FIGS. 20-22 conceptually illustrate the adaptive modification of a region to include fan-in ports and fan-out ports for a region with a large state change in accordance with some embodiments. FIG. 20 conceptually illustrates a set of active regions 2010-2050 that are to be processed at a particular time step of transient analysis. In this example, the region 2010 had a small amount of state change (as shown by the darker shading) and was processed independently of other neighboring regions. FIG. 21 then shows the processing of region 2030. In this example, the neighboring regions 2020 and 2040 provide fan-in ports into region 2030, receive fan-out ports of region 2030, or both. Assuming that region 2030 includes a large amount of state change, the region cannot be accurately processed by itself. Accordingly, some embodiments include the fan-in ports of region 2020 and the fan-out ports of region 2040 when processing region 2030. Then if sufficient information is retained within the combined region, the region can be accurately solved to within a user specified threshold as shown in FIG. 22.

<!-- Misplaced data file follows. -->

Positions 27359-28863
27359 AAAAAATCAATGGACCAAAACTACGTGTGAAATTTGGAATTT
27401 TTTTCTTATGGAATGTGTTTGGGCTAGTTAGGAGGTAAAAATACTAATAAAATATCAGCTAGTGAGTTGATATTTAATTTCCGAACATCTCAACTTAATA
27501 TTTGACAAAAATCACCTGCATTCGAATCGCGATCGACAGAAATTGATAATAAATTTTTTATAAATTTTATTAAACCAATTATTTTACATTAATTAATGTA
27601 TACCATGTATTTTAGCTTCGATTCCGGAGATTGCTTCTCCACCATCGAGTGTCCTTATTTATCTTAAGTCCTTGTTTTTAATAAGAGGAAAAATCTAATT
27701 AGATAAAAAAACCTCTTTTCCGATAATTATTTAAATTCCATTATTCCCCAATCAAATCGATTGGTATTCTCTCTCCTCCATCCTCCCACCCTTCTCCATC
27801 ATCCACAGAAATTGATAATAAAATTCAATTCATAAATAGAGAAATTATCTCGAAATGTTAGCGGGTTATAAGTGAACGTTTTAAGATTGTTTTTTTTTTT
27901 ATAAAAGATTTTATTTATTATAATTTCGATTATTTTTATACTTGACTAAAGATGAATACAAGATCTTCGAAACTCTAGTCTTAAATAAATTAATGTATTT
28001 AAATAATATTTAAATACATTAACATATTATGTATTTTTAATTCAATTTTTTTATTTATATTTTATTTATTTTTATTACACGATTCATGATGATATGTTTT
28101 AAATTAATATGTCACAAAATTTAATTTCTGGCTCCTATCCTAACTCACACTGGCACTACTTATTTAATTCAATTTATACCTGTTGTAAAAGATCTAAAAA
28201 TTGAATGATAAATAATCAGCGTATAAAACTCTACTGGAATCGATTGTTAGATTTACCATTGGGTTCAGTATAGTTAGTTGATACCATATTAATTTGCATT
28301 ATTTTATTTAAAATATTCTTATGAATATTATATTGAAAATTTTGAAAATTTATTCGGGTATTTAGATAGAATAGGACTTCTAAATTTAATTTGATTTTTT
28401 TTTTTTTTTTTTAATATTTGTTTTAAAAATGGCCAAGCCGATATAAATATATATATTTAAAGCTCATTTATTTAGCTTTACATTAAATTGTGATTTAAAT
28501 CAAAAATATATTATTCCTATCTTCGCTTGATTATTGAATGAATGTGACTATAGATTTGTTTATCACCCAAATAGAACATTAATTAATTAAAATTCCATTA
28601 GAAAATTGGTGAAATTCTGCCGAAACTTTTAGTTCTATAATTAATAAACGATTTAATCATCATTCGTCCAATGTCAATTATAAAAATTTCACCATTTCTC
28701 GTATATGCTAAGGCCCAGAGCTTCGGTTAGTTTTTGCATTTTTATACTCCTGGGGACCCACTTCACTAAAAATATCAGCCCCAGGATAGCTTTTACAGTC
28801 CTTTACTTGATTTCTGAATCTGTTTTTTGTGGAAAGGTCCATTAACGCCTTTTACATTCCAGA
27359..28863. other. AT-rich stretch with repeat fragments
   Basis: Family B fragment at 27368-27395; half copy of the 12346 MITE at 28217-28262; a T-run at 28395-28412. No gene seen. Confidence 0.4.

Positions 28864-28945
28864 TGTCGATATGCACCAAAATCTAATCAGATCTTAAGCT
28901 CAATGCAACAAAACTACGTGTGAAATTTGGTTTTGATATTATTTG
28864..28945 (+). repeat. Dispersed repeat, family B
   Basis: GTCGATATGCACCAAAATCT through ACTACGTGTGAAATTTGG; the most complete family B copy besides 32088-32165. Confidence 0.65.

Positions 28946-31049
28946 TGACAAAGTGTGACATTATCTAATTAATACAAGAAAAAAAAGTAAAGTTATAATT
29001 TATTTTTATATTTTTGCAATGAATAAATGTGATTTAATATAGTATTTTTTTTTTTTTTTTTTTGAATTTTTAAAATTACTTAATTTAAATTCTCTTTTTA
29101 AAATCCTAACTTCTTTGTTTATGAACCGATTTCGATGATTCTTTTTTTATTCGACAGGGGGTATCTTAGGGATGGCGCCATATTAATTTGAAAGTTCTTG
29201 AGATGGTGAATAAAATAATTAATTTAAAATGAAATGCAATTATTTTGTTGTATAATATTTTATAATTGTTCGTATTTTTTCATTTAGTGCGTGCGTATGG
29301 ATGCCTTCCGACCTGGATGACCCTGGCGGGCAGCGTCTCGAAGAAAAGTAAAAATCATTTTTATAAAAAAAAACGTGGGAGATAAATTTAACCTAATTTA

FIGS. 23-24 provide a detailed illustration for the adaptive modification of a region to include fan-in ports and fan-out ports of neighboring regions in accordance with some embodiments. FIG. 23 presents a first region 2310 that includes nodes and devices with a first set of state information (e.g., R1-R3, V1-V2, and Is) and a second region 2320 that includes nodes and devices with a second set of state information (e.g., R4-R7, V3-V4, Ir). FIG. 24 then illustrates the Norton loading 2410 of region 2320 included as part of the fan-out port of region 2310 and the VCVS model 2420 from region 2310 included as part of the fan-in port of region 2320. Specifically, the Norton load model 2410 is modeled as a current source In and an impedance Rn.

Equations (14) and (15) below illustrate the resulting MNA equations for region 2310 and equations (16) and (17) below illustrate the resulting MNA equations for region 2320.
G11*V1+G12*V2=Is  (14)
G21*V1+((G22+Gn)*V2)=In  (15)
G33*V3+G34*V4=G23*(V2−V3)  (16)
G43*V3+G44*V4=Ir  (17)

In these set of equations, G11 represents ((1/R1)+(1/R2)), G12 represents (−(1/R2)), G21 represents (−(1/R2)), G22 represents ((1/R2)+(1/R3)), Gn represents the Norton conductance, In represents the Norton current, G33 represents ((1/R5)+(1/R6)), G34 represents (−(1/R6)), G43 represents (−(1/R6)), G44 represents ((1/R6)+(1/R7)), G23 is equivalent to R4, and V2 is the fan-out voltage from Region 2310 into a fan-in port of Region 2320.